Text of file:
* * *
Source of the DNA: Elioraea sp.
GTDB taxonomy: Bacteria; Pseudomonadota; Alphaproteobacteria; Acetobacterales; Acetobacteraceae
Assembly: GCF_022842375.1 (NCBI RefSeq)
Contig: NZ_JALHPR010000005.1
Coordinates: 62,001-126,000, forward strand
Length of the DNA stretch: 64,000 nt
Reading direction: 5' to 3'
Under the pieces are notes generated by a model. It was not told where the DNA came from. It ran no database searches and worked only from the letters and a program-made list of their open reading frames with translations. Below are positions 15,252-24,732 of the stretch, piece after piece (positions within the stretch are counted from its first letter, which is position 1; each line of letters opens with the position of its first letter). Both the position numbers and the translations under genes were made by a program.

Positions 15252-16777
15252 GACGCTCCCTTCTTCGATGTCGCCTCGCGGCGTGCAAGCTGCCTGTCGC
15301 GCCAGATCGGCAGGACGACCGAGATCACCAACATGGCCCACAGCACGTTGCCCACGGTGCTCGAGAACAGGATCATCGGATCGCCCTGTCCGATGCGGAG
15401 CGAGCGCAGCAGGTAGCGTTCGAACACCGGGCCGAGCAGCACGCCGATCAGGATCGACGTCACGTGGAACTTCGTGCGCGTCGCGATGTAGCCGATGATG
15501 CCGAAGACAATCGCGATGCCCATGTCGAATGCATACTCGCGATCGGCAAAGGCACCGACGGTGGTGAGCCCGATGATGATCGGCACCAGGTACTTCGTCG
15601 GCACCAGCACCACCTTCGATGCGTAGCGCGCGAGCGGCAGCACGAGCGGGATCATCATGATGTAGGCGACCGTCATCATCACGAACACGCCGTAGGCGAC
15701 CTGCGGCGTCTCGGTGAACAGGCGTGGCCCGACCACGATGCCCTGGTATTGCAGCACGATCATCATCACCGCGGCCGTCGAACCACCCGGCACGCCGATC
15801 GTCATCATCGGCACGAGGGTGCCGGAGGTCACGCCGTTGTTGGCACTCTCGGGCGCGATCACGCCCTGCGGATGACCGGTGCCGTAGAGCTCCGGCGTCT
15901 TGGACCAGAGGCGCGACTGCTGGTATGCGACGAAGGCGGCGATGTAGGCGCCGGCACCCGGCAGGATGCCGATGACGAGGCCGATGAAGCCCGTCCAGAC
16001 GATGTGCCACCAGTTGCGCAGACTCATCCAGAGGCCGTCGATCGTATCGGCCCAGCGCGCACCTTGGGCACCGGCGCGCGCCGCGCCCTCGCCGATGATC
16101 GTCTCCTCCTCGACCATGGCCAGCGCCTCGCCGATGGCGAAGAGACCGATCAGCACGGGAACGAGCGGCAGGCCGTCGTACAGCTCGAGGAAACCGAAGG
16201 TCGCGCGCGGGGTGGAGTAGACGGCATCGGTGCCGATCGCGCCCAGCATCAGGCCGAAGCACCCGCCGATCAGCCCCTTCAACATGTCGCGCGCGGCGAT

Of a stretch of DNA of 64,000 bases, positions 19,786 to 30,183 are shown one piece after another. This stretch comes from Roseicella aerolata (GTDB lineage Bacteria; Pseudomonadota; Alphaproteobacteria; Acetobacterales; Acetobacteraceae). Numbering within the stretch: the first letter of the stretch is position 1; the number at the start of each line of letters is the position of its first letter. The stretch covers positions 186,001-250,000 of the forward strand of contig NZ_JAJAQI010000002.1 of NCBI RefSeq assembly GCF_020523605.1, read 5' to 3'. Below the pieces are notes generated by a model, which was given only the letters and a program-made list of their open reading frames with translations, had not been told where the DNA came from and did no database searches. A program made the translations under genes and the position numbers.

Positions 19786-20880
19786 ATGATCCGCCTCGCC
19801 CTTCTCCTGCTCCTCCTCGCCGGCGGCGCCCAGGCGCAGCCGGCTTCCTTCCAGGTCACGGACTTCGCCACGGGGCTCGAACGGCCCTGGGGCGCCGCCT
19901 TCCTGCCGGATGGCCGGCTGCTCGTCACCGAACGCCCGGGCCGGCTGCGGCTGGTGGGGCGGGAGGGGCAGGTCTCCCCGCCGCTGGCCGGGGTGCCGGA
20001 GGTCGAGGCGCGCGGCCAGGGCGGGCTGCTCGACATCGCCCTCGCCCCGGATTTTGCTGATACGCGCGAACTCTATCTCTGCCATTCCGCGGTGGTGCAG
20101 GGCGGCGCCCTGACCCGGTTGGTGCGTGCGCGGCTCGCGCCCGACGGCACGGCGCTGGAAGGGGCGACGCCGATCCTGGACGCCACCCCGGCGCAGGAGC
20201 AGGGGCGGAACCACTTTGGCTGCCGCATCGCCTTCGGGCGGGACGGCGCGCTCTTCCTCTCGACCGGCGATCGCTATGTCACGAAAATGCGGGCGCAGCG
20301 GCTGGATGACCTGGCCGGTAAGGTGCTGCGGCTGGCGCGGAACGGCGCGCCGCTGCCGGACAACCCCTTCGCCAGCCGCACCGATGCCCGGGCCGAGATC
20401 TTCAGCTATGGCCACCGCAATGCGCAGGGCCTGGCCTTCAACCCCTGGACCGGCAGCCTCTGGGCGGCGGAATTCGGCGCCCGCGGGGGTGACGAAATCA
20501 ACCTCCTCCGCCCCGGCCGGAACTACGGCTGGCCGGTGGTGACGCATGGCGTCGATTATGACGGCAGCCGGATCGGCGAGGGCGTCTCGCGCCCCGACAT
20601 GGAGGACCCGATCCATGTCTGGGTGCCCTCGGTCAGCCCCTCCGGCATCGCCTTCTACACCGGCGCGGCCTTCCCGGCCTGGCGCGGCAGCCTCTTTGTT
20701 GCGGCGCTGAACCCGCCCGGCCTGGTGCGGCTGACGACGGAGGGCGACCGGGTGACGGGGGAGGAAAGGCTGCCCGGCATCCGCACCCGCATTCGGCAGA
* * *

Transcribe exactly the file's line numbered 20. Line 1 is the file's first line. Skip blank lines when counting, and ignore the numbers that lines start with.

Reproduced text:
16201 TCGCGCGCGGGGTGGAGTAGACGGCATCGGTGCCGATCGCGCCCAGCATCAGGCCGAAGCACCCGCCGATCAGCCCCTTCAACATGTCGCGCGCGGCGAT